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ICE: Transgender Immigrants to Be Detained According to Gender Identity

ICE: Transgender Immigrants to Be Detained According to Gender Identity


A new memorandum from Immigration and Customs Enforcement indicates the agency will house transgender women in women's detention facilities.

Less than a week after Jennicet Gutierrez, an undocumented transgender Latina, interrupted President Obama at the White House during a Pride Month celebration, U.S. Immigration and Customs Enforcement issued a new memorandum regarding the care of transgender women in immigration detention.

In the memo made public Monday, officials issued guidance for ICE personnel about respecting transgender individual's gender identity, directing staff to house transgender immigrants in sex-segregated housing that corresponds with the person's gender identity. That's a shift from long-standing ICE (and general prison) policy, which often sees transgender women housed with men, where they face a starkly elevated risk of sexual assault and harassment.

ICE's memo offered guidance on how to determine a detainee's gender identity, then subsequently house the individual in housing with other women or men, depending on the immigrant's gender identity. The memo indicates that ICE employees will be provided a script with questions to ask individuals whose gender expression may "appear to indicate a gender different from the sex listed on the detainee's identity documentation." Data systems will also be updated to allow officers to record or update a person's gender identity.

The Department of Homeland Security noted that the new memo follows a report from an agency working group that examined these issues over the course of six months with "subject matter experts, [who] sought input from transgender individuals, and visited various non-federal facilities across the country to observe best practices."

Only a day after Gutierrez interrupted the president, the Washington Blade asked White House press secretary Josh Earnest if the president was aware of the issue Gutierrez sought to illuminate, but Earnest said he didn't know if the president was aware of the issue of transgender immigrants being mistreated in detention. This past week, 35 members of Congress sent a letter to the head of Department of Homeland Security, Jeh Johnson, calling for an end to LGBT detention.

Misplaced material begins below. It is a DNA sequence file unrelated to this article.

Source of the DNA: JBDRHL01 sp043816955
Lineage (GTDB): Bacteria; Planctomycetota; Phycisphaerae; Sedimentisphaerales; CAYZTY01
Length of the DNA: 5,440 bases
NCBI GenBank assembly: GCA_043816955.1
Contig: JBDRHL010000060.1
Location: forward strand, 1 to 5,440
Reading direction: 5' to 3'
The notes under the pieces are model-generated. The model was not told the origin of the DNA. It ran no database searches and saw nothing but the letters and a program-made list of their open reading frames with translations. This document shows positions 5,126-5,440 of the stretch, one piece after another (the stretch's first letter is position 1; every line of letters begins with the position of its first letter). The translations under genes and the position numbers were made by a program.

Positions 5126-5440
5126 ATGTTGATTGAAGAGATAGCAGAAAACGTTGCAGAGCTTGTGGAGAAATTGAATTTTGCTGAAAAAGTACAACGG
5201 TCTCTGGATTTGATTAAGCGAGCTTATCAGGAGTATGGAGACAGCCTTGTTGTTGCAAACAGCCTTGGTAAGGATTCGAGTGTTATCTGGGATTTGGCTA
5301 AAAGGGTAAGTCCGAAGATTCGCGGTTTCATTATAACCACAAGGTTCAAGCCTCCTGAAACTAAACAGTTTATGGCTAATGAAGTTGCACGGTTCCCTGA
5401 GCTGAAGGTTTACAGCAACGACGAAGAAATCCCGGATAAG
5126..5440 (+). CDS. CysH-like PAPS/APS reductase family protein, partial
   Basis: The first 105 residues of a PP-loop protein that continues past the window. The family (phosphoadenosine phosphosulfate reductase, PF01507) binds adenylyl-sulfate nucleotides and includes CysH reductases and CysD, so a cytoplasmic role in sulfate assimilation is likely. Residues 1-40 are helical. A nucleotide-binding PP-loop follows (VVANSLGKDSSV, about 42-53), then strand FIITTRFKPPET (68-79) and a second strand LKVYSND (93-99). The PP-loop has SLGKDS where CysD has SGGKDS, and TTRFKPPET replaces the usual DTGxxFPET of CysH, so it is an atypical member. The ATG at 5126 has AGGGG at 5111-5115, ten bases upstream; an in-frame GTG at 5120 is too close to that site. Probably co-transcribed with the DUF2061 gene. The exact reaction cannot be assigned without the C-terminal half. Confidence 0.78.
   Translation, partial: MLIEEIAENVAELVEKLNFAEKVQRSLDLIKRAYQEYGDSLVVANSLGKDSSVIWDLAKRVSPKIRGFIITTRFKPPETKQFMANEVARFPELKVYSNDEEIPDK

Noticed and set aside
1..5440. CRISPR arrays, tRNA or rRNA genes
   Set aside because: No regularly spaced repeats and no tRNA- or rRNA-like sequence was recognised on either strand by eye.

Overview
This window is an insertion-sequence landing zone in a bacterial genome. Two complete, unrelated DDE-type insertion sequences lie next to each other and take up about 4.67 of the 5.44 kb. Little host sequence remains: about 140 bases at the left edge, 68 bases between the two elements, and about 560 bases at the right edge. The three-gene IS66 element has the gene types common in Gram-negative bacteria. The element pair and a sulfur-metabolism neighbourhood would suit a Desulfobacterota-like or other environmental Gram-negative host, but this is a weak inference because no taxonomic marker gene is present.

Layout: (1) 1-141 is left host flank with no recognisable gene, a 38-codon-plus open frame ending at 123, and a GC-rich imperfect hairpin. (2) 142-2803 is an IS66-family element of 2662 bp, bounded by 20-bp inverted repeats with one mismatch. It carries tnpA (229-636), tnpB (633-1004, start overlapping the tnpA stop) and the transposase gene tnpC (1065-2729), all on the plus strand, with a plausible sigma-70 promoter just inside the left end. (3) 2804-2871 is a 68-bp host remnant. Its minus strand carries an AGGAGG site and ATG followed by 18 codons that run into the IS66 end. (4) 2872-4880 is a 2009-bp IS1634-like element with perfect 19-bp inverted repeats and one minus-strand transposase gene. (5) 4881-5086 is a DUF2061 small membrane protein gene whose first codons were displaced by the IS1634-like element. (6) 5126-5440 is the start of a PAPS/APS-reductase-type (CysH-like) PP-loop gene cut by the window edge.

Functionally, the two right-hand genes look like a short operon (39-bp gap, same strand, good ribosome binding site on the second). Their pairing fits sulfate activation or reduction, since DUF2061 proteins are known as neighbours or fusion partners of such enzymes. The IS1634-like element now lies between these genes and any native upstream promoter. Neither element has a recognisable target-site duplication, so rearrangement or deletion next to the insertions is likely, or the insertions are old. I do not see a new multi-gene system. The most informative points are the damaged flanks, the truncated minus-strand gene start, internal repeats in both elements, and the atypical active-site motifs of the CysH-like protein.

The #Not1More campaign and member groups Familia:Trans Queer Liberation Movement, Transgender Law Center, GetEQUAL and Southerns on New Ground, all of which oppose the Obama administration's approach to immigration, released a statement in reaction to this new memo. "A guidance document cannot be expected to change the fact that DHS and ICE have consistently failed at maintaining a minimum of safety and dignity for transgender immigrants," the advocates stated.

The activists claim the guidance "still allows for practices that have been denounced as inhumane -- including administrative segregation, 'protective custody,' and isolated pods -- as adequate forms of housing for transgender individuals. Every one of these practices has failed to protect transgender immigrants, particularly women, from rape, sexual and physical abuse and dangerous living conditions in detention."

United We Dream, the largest immigrant youth-led organization in the nation, also released a statement. "The guidelines released by ICE don't go far enough," said Cristina Jimenez, the group's managing director, in the statement.

"DHS is incapable of protecting LGBTQ immigrants, who experience sexual assault and rape at much higher levels while in detention," added Carlos Padilla (pictured left), the coordinator for United We Dream's Queer Undocumented Immigrant Project. "Studies have shown that ICE has routinely detained LGBTQ immigrants who it knows are at great risk and should not be behind bars."

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